Generating and Classifying Questions¶
You have been hired by a large policy think tank that’s interested in reducing the energy consumption of buildings to combat global warming. The think tank would like you to do research in the area of building energy consumption. This research may have immediate policy implications, or may be “fundamental research” whose policy relevance is not immediately clear.
As a group, generate three quantitative questions – one descriptive, one causal, and one predictive – you might wish to answer to improve our knowledge in this domain. Make sure that your questions are (a) specific and (b) answerable, meaning that your question should be specific enough that if someone gave you the question and asked you to answer it, you wouldn’t have to think too hard about what to do first.
For example, a non-specific, non-answerable question would be: “what policies cause reductions in building energy efficiency?”, while a specific, answerable question would be “do tax credits for LEED certification lead to the construction of more energy efficient buildings?” (and no, you may not use that example as one of your questions!).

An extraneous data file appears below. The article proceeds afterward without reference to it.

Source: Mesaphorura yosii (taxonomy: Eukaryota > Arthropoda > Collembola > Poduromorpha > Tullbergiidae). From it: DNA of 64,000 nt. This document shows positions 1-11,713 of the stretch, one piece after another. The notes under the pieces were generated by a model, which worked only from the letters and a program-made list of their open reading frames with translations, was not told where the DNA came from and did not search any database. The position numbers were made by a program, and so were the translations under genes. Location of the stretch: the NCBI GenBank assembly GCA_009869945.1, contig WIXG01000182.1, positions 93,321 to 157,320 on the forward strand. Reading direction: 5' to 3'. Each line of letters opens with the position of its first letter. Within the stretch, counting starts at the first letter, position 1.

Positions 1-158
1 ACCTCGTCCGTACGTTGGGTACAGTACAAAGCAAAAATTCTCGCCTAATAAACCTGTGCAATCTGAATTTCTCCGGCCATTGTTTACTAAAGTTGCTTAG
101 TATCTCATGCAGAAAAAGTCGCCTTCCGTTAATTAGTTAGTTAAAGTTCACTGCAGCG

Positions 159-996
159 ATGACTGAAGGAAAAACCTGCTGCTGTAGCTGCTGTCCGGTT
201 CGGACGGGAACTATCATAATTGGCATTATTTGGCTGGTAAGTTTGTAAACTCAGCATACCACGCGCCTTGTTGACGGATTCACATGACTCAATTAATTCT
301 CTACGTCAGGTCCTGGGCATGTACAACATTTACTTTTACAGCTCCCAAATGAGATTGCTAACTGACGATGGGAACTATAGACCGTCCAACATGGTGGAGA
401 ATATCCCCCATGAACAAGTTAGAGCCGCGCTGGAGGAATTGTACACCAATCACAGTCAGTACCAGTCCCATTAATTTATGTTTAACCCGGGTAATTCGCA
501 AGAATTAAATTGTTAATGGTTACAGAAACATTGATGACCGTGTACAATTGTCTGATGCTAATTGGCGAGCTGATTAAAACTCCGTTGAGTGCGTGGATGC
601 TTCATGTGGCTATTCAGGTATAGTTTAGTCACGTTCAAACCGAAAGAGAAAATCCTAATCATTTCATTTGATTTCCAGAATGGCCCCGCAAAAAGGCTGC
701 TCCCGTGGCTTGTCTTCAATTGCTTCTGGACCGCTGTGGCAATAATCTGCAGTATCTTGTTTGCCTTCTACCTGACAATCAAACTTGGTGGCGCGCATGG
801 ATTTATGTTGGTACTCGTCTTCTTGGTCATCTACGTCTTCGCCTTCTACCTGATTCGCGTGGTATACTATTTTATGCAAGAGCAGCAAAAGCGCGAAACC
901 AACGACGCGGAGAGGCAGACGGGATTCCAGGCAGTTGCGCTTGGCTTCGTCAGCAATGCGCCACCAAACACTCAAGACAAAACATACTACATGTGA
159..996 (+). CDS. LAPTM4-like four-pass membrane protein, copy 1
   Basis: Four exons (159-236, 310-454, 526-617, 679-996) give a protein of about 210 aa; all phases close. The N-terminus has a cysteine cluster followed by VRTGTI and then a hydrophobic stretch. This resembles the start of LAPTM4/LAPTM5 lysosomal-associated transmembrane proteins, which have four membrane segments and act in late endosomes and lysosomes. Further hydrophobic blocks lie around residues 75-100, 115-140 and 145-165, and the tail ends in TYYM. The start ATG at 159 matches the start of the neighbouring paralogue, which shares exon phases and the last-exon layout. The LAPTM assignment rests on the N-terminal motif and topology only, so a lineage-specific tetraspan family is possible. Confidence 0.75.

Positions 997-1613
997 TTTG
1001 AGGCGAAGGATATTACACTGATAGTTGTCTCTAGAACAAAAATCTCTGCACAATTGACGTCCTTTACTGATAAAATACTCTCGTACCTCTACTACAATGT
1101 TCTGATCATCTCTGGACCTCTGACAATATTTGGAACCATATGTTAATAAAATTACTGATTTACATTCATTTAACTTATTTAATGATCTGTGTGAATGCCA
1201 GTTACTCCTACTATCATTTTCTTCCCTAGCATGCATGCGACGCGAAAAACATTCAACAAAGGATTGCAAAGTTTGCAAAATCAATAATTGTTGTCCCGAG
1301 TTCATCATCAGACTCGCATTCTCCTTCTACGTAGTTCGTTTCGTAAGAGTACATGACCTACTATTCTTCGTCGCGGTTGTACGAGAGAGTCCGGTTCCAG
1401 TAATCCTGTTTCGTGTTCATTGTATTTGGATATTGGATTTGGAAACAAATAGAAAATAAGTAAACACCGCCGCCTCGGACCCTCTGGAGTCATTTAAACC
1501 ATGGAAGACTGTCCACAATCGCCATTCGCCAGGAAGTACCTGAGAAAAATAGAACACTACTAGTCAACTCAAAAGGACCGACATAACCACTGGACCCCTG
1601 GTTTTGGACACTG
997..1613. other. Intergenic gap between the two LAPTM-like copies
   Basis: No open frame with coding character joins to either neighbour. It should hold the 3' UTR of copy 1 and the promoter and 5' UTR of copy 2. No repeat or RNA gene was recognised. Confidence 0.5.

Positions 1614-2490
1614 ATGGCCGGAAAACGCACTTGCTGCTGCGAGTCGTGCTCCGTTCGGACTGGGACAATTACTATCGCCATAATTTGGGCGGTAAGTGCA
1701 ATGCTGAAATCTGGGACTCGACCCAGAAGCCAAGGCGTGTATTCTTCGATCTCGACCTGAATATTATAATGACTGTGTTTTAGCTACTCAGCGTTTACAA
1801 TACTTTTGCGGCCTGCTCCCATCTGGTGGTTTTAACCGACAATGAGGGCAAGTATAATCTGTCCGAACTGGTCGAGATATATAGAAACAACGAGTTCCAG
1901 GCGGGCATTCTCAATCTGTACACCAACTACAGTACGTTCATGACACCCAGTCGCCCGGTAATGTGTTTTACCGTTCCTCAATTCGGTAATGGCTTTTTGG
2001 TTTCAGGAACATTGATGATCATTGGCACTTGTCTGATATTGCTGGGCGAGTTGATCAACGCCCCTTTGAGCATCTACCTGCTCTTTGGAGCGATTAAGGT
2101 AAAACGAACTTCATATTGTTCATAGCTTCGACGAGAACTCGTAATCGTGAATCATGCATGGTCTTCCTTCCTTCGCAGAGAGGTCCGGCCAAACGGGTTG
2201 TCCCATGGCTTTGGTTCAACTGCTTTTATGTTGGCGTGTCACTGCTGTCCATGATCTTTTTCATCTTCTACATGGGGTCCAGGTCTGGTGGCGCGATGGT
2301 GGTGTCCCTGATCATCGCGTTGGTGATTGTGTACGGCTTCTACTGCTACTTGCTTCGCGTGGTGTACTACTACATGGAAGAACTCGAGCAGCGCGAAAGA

You have been hired by the US Bureau of Prisons to help reduce recitivism (people who have been released from prison later returning to prison for committing other crimes) among former inmates. The Bureau of Prisons is curious both about what could be done in prisons, and what can be done post-release to reduce recitivism.
Once more, as a group generate three specific, answerable quantitative questions – one descriptive, one causal, and one predictive – you might wish to answer to improve our knowledge in this domain.